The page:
Many readers have been questioning the accuracy of an Associated Press article I blogged about recently claiming Kentucky GOP Senate candidate Rand Paul, who has defended the rights of states to pass medical marijuana laws, “is opposed to the legalization of marijuana, even for medicinal purposes.”
As a former reporter, I always strive for accuracy, so I just got off the phone with a representative of the Paul campaign in order to clarify the candidate’s position — which isn’t as simple as the AP made it out to be.
“Doctor Paul’s stance has not changed, and that is a case of sloppy reporting,” said Nena Bartlett, Paul’s assistant campaign manager. “His position is that it’s a states’ rights issue.”
However, when I asked Bartlett if Paul personally supports medical marijuana laws, and would, for example, vote for a bill protecting patients from arrest if he were a member of a state legislature, she demurred.
“I’m actually not positive that he’s taken that stance,” Bartlett said. “He just believes it should be left up to the states … I’m not sure if that’s a position he would take at this time. It’s a decision for doctors and patients at the local level.”
So there we have it. Rand Paul believes the federal government should not interfere in state medical marijuana laws. But he does not support such laws himself, at least not at this time. It was therefore inaccurate for the AP to say he “is opposed” to medical marijuana laws. (Though the Paul campaign will not say he’s “in favor” of them either.) I regret having helped to spread that misinformation, and want to apologize to our readers.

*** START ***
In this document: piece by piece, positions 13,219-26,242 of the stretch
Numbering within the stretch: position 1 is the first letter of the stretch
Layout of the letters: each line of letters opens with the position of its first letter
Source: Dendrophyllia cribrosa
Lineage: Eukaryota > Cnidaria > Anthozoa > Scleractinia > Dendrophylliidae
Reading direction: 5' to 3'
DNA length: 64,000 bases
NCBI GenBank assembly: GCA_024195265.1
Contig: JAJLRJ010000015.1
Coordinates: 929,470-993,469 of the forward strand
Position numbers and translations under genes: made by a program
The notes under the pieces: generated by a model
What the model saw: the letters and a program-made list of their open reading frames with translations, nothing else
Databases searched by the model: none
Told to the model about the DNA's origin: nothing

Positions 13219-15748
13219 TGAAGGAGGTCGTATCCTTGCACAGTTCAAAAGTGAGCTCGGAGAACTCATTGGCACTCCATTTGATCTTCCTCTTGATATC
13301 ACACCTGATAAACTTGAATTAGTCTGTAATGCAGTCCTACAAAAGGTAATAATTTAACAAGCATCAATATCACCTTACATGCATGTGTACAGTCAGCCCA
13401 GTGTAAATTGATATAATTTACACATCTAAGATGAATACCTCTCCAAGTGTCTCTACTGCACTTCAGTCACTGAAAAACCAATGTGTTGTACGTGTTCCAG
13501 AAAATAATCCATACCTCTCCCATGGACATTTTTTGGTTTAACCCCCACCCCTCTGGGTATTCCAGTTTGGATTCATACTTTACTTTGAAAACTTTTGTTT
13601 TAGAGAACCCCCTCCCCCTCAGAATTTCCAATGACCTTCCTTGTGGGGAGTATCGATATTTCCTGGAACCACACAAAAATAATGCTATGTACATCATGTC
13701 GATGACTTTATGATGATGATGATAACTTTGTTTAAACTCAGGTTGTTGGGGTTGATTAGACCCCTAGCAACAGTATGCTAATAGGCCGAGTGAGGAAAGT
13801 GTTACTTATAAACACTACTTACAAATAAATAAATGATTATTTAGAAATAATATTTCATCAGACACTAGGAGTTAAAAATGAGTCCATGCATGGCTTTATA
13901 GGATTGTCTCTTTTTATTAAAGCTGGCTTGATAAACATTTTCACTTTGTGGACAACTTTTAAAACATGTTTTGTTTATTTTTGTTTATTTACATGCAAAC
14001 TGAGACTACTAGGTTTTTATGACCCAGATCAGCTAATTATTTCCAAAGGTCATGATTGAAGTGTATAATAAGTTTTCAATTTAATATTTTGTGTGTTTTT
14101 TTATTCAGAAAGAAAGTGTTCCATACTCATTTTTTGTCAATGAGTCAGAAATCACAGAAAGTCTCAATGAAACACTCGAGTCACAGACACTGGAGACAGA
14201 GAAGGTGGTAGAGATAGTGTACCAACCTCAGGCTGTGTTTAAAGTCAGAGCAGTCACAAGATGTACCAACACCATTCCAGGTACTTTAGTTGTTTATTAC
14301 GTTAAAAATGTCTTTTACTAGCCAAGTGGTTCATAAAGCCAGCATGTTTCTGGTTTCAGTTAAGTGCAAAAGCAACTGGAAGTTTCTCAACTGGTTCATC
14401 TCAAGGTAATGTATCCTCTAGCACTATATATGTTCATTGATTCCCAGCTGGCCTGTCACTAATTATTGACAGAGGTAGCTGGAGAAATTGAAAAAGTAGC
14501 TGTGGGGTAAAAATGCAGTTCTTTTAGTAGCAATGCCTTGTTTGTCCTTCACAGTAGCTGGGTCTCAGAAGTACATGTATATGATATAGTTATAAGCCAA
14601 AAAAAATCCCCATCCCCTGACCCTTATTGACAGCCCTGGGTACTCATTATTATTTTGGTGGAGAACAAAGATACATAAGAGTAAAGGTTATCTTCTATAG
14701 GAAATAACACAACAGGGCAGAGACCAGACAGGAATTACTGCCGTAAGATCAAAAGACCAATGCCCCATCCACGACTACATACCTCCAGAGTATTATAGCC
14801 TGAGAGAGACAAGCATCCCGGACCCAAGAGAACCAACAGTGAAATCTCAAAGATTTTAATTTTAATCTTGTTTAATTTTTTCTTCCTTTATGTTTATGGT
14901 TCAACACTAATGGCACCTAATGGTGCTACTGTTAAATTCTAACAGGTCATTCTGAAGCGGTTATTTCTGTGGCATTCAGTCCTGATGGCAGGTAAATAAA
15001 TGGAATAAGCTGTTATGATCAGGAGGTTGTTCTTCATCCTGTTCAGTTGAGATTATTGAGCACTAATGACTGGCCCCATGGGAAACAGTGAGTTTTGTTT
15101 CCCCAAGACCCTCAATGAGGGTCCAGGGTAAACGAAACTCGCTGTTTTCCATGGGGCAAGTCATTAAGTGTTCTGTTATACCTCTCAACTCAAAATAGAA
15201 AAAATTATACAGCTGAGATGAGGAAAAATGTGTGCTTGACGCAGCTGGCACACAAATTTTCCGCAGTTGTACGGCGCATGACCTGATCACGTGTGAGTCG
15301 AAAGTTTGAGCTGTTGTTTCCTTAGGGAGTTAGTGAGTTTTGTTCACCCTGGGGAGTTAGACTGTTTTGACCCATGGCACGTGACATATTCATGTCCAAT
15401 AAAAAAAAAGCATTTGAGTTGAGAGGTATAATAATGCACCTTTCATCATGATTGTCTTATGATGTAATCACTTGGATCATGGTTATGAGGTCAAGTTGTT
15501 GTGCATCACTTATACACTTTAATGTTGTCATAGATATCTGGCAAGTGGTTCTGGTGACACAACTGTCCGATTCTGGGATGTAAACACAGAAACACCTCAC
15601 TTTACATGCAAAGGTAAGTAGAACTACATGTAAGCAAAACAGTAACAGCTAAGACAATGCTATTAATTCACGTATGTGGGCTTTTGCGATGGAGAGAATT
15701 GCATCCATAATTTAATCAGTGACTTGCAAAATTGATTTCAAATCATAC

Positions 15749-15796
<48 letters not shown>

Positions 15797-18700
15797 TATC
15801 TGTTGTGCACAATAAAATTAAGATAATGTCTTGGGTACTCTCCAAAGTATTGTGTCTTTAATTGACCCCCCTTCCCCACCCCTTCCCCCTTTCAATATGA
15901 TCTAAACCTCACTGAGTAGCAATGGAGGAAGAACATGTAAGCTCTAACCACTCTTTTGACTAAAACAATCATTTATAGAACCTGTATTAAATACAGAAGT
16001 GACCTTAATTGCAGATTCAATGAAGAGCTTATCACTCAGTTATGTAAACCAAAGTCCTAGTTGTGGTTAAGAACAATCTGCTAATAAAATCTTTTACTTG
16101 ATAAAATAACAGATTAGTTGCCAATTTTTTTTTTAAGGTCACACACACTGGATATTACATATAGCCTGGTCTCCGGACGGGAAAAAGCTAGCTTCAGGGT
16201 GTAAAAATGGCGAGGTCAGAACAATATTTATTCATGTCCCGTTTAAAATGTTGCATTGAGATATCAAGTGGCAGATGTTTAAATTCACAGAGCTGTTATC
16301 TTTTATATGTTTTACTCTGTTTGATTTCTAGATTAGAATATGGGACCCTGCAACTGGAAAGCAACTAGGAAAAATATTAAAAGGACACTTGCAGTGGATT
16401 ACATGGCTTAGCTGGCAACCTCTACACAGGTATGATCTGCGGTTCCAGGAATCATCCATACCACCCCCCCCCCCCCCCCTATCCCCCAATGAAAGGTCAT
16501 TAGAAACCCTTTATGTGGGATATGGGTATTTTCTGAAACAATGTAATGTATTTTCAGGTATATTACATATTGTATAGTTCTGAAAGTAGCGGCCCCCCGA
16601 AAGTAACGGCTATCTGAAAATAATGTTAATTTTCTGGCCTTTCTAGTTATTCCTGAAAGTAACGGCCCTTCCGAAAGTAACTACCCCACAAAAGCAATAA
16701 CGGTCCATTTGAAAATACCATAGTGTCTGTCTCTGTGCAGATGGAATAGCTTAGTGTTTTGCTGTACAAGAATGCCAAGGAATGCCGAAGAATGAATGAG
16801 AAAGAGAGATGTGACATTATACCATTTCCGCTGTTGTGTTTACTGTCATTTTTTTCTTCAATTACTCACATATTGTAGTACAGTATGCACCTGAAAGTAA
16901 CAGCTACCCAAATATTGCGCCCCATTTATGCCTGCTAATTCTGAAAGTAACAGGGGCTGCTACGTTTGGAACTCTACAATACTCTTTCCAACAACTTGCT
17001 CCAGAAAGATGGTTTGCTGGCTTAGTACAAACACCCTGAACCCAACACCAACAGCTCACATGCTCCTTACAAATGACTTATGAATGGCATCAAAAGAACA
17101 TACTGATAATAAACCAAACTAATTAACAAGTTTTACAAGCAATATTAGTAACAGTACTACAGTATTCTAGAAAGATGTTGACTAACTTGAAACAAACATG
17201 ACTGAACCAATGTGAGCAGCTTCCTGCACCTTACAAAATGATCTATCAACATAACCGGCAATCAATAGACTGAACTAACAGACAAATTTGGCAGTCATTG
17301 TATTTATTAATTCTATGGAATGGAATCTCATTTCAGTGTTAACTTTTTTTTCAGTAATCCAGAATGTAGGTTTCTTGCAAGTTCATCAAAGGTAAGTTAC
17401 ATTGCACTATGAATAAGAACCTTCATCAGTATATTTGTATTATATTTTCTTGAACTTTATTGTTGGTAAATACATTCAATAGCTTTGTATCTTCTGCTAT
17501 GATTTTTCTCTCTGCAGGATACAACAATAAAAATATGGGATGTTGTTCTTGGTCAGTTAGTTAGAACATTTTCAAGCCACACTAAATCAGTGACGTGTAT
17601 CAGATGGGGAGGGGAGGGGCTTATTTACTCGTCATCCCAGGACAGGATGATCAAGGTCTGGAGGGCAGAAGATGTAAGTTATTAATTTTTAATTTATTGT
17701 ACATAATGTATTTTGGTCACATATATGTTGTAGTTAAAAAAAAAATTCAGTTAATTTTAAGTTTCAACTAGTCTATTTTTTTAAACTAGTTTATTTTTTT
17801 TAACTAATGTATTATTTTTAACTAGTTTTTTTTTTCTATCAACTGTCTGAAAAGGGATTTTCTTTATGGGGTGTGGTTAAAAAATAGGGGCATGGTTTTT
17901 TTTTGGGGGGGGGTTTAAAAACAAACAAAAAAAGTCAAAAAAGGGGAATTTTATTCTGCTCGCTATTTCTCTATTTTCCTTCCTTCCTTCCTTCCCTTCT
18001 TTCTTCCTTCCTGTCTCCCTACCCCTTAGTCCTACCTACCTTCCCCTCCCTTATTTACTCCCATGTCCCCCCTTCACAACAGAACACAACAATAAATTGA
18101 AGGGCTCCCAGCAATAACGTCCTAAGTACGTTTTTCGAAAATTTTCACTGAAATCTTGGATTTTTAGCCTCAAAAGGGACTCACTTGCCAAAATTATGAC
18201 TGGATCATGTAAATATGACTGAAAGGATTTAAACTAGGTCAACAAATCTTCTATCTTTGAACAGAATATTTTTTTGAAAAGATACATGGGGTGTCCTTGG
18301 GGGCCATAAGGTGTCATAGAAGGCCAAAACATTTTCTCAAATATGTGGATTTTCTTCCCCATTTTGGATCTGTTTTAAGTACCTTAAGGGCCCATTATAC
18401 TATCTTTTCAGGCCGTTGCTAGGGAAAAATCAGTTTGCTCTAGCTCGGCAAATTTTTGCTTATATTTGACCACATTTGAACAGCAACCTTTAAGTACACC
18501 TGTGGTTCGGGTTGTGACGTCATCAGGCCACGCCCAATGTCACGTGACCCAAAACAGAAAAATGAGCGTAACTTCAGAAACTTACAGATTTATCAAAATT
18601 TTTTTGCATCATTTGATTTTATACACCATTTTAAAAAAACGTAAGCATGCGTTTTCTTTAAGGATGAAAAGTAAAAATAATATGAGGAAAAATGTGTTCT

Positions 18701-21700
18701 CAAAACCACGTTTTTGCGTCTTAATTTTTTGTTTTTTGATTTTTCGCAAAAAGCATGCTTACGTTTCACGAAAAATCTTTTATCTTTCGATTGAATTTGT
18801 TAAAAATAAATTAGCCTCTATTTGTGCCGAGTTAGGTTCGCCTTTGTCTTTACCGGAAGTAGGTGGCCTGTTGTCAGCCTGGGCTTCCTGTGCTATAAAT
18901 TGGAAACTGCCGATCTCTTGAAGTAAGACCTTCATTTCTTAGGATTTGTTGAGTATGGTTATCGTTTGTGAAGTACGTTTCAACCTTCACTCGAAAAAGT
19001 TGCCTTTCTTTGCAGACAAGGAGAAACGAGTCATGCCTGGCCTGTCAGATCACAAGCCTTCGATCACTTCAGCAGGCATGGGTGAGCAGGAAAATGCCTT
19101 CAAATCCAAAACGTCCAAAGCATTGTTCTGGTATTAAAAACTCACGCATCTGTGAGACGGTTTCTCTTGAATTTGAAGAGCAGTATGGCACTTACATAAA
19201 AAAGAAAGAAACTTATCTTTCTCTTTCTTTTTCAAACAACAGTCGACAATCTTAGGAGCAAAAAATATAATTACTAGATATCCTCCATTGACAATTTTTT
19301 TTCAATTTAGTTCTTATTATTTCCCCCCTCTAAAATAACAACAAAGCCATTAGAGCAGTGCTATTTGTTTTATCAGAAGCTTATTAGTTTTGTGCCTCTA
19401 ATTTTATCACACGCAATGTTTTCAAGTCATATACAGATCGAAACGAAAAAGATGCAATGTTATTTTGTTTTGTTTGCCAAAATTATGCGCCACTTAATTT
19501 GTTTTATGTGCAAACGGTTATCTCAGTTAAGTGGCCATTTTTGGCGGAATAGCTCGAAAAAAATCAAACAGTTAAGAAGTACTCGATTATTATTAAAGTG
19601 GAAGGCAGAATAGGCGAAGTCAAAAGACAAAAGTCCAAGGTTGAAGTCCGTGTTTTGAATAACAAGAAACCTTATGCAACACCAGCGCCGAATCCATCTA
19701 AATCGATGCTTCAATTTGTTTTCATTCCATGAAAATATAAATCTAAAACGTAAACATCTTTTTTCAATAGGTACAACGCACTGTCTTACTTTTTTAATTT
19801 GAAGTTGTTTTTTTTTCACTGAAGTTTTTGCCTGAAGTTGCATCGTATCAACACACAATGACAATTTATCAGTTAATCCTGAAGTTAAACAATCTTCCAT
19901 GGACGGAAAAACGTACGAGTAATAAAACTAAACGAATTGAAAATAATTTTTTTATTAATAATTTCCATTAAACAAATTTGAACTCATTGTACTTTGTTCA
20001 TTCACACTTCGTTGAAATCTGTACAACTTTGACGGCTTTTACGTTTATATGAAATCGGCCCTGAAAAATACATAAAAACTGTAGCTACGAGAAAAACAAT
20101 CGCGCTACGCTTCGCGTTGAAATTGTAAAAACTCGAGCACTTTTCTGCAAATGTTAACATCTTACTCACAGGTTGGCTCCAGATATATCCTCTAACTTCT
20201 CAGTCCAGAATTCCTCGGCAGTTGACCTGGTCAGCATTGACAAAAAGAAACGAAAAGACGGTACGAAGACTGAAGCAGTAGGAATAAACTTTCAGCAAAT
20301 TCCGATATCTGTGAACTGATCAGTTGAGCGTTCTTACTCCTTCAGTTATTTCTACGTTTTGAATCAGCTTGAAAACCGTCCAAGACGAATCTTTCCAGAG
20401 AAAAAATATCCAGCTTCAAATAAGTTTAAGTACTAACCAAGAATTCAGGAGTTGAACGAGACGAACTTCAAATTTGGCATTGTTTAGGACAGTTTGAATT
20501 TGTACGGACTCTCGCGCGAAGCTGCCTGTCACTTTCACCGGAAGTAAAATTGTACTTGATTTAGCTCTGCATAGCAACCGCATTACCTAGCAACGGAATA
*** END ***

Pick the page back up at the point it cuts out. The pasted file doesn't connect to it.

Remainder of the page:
MPP’s blog — like nearly every other one online — relies almost entirely on outside news organizations to provide us with information that we then analyze and make entertaining for our readers. As this episode demonstrates, sometimes news outlets get it wrong—even ones as old and esteemed as the AP. With that in mind, I hope our readers will appreciate where we’re coming from, and understand that we will always do what’s in our power to promote accurate information — and correct something when it’s wrong.
As always, thanks for reading.